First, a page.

Torture is not permitted in full-on war by the Geneva Conventions. In asymmetric warfare, resorting to torture indicates a government unable to cope with terrorism without breaking its own laws, and abandoning the values it’s trying to preserve in its counter-terrorist campaign. In countries like Afghanistan and Iraq, already well-used to brutality, this is a slippery slope down which we shouldn’t even be looking. (This is a brief summary. Please click the link to read the full article)
The use of brutality and torture in interrogation by democracies in the face of terrorism is contentious, divisive and dangerous. Terrorists seek to undermine the people’s belief in the states’ ability to govern, so if democracies can be forced into using totalitarian measures, terrorists have succeeded in their aim.
George W Bush admitted-decision to waterboard al-Qaeda suspects following 9/11, was ill-conceived and purely political, plus gave the terrorists additional success.
The deputy chairman of Babcock, builders of the RN’s two aircraft carriers, says Britain is paying twice as much as it should for the F35 aircraft, to get half the capability. He says this is because of BAE Systems being the prime contractor on the carrier project whilst also being Lockheed’s partner in making the F35 aircraft. Lord Hesketh says this is a disaster that will make Britain a laughing stock.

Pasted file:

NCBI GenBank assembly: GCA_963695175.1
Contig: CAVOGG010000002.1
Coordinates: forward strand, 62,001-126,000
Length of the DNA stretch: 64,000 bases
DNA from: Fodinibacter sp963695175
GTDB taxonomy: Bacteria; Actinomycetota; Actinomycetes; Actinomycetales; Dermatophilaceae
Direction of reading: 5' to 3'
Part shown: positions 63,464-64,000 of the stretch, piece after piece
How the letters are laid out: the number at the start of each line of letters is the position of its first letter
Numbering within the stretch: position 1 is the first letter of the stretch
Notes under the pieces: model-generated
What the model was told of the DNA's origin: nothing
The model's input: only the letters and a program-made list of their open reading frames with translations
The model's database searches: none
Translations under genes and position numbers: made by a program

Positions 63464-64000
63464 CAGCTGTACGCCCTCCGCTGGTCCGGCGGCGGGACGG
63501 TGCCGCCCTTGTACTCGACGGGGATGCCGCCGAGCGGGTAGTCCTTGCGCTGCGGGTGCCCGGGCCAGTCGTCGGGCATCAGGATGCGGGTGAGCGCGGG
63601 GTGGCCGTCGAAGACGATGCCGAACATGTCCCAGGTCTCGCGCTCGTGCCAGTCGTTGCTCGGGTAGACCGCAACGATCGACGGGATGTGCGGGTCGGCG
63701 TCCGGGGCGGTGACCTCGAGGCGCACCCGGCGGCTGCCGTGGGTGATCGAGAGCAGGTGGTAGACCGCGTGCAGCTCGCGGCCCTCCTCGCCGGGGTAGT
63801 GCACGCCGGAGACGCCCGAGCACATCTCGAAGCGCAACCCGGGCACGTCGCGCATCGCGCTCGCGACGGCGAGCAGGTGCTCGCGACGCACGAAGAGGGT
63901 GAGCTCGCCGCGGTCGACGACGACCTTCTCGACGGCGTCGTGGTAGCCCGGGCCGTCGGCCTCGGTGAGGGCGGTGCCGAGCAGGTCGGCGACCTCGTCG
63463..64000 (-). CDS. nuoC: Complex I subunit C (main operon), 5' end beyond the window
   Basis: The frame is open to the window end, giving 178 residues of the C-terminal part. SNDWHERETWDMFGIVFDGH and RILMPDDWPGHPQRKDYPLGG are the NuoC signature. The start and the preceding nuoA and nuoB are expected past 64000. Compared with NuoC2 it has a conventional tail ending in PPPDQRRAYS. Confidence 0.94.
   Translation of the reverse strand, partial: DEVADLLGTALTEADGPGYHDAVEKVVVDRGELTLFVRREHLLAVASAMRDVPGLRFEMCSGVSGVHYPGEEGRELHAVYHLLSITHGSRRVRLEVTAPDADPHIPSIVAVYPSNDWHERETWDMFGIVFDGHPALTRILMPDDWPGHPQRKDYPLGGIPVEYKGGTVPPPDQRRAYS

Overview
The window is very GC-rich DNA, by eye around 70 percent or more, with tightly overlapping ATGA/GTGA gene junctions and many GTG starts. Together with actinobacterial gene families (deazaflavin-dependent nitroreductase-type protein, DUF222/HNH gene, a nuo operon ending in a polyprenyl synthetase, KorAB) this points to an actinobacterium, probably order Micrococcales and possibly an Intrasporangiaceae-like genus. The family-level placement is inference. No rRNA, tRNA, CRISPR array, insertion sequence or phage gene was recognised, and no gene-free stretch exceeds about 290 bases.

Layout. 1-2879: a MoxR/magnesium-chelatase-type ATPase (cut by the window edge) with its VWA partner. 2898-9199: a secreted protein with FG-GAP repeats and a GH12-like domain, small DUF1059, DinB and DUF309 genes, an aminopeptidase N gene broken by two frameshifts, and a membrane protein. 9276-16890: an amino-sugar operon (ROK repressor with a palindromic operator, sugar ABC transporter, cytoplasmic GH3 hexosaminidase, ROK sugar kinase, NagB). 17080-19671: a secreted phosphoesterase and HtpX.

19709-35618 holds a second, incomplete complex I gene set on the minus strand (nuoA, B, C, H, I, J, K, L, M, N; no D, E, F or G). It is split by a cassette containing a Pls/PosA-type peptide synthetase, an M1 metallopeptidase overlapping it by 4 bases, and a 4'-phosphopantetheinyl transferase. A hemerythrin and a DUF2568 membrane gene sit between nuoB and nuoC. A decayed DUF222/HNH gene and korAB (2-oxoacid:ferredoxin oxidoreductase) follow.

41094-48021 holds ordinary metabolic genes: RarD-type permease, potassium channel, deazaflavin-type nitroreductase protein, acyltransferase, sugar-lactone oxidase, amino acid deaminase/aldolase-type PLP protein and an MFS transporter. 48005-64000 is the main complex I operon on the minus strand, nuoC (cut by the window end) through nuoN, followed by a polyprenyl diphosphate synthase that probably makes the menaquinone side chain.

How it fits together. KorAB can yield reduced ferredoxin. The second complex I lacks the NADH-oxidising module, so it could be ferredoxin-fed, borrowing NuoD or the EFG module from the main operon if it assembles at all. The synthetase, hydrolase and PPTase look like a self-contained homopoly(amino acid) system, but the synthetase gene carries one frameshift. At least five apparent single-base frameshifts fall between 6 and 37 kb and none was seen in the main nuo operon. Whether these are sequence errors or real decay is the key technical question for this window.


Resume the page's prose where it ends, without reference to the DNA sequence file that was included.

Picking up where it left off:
The UK’s NSS seeks to justify money-saving defence cuts. Britain remains in great need of a comprehensive evaluation of its defence needs, which will take a long time and be unlikely to produce monetary savings.
In Defence, “Saving” Money is often “Wasting” Money. India’s refusal to buy UK’s Harriers reveals more of the illogicality, danger and waste of the SDSR.
Brown’s choice of speech subject reveals the personal motivation of his decision-making whilst PM, but also the damaging politicisation of defence procurement decisions.
The BBC World Service was part of the UK’s projection of military ‘soft power’, and curtailment of its funding will greatly weaken the UK’s ability to mitigate conflict in many parts of the world.
Aircraft carriers require a mix of aircraft and other ships to protect them. How can the UK actually use its carrier? And what is the future for the UK’s amphibious capability?
New writers desperate to be published are easily diverted by social media and fee-charging editors and ‘publishers’, when they should be working hard in artistic isolation, learning about themselves and their craft.